The SEC said many writers used pseudonyms such as Equity Options Guru, The Swiss Trader, Trading Maven and Wonderful Wizard to hype stocks. It was not immediately clear if bearish “pseudonymous characters” were also responsible for talking down stocks.
While not as pervasive as alleged “fake news” in the political realm, the SEC said had it identified more than 450 problem articles, of which more than 250 falsely said the writers were not being paid.

Unlike traditional cases where the SEC alleges fraud, usually involving trading on inside information, in this case the crackdown is not against improper market information but misrepresentation of conflicts of interest and marketing.

“This is different from the fraud cases that you usually see us bring,” Stephanie Avakian, acting director of the SEC enforcement division, said on the conference call. “Here, we allege that the fraud was in presenting the analysis as impartial,” she said. “It was bought and paid for.”

Amusingly, the SEC also issued an alert warning investors that articles on investment research […]

Millennials Are Risk Averse and Hoarding Cash

The young and the restless (never mind the reckless) aren’t that way anymore. The newest generation of generational studies show that Millennials are increasingly risk averse, hoarding cash instead of making investments, even more than older generations. That comes as a surprise, as traditionally, older generations tend to be more risk averse.

In research that stretches from ages 25 to 74, BlackRock’s Global Investor Pulse Survey looks at all but the youngest Millennials (age 25-35), plus Generation X (ages 36-51), the Baby Boomers (ages 52-70), and the very youngest members of the Silent Generation (ages 71-74).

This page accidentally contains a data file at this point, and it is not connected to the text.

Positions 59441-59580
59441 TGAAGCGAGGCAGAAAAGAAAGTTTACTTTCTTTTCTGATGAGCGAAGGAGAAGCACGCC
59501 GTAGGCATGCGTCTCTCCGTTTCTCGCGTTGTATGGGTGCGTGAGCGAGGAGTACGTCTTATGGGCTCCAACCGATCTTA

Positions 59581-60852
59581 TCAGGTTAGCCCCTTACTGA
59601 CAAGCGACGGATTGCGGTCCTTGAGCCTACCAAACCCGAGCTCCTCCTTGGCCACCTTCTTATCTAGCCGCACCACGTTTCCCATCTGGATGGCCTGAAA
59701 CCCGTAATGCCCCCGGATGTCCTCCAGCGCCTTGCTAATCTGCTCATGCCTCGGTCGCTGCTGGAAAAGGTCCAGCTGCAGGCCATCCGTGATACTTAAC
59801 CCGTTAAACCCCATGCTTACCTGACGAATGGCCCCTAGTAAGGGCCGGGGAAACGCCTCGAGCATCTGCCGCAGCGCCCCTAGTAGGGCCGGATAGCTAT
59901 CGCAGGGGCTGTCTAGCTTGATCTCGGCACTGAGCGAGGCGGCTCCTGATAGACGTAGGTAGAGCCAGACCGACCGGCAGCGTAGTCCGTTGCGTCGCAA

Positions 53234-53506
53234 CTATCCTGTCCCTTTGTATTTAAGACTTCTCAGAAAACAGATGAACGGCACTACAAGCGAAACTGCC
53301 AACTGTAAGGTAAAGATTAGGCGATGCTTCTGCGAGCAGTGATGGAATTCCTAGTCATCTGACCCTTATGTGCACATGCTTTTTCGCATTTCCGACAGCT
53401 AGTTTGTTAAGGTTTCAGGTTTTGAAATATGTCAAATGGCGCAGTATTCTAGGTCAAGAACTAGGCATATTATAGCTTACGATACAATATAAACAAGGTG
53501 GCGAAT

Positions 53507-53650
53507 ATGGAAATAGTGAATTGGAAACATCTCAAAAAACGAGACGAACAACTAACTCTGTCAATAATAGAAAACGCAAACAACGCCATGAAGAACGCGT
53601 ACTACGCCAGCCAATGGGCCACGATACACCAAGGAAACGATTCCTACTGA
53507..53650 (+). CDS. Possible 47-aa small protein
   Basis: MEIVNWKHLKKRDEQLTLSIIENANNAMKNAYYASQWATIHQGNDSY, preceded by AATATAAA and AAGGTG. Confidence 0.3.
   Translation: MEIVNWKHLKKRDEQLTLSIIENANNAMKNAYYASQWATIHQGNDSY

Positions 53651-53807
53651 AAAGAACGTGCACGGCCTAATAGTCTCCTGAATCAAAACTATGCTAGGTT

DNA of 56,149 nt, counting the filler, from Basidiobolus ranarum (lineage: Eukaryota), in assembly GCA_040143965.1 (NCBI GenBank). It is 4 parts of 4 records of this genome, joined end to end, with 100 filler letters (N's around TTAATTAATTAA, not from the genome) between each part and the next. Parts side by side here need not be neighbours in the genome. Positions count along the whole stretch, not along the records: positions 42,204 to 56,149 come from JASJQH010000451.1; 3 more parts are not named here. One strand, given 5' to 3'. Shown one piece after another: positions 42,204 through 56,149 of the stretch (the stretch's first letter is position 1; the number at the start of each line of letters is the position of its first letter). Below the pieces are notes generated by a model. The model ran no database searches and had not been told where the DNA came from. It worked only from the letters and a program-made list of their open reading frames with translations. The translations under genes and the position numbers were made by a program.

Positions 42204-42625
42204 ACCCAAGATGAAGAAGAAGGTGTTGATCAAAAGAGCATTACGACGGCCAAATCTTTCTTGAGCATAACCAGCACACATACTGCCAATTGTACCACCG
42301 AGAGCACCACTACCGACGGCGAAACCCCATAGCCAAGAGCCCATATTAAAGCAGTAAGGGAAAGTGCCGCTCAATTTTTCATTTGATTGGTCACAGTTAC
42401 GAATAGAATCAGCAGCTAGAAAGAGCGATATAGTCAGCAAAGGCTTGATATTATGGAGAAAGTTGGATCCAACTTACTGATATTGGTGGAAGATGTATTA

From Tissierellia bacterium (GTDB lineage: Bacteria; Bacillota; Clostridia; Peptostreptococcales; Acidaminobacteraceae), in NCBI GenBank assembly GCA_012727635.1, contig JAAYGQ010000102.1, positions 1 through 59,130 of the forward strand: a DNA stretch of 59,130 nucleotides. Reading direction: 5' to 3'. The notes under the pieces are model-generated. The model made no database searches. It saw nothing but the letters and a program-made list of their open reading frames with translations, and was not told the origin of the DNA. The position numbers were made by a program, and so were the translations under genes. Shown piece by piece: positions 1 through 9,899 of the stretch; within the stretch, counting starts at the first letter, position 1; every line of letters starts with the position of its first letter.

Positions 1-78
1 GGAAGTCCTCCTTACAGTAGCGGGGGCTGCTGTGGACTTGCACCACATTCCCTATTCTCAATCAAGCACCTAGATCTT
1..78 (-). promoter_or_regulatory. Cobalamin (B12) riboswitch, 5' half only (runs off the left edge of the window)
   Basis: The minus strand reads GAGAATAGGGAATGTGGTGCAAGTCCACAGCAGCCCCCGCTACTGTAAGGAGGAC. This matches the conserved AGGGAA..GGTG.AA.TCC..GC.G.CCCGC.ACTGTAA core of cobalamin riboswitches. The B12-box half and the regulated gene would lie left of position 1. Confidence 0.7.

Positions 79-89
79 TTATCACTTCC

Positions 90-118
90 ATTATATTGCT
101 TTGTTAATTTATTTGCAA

The BlackRock findings reveal that while 59% of Millennials have started some form of saving for their retirement, they are reluctant to actually invest their savings. This is not good news for their future: It means they’re shutting themselves off from the higher returns investments yield long-term over cash and also squandering away the big compounding advantage of starting retirement planning early in life.
The Shrinking Appetite for Risk
BlackRock researchers report that, on average, Americans hold 58% of their assets in cash. That number is 65% for Millennials, a slight drop compared to 69% recorded last fall, but decidedly higher than the cash allocation recorded for other age groups – Gen X (59%), Baby Boomers (54%) and Silent Generation (47%).

Another survey, the Global Investment Survey, conducted by Legg Mason, also uncovered an increasingly risk-averse mentality among Millennials. It found that 85% of Millennials considered themselves “conservative” when it came to their risk tolerance, while a majority subset of that group pegged themselves as “very conservative.” By contrast, fewer than a third of Baby Boomers surveyed classified themselves as very conservative investors.

This diminished risk appetite is reflected in the investing patterns among young people. The Legg Mason […]

Fiduciary Rule Survives for Now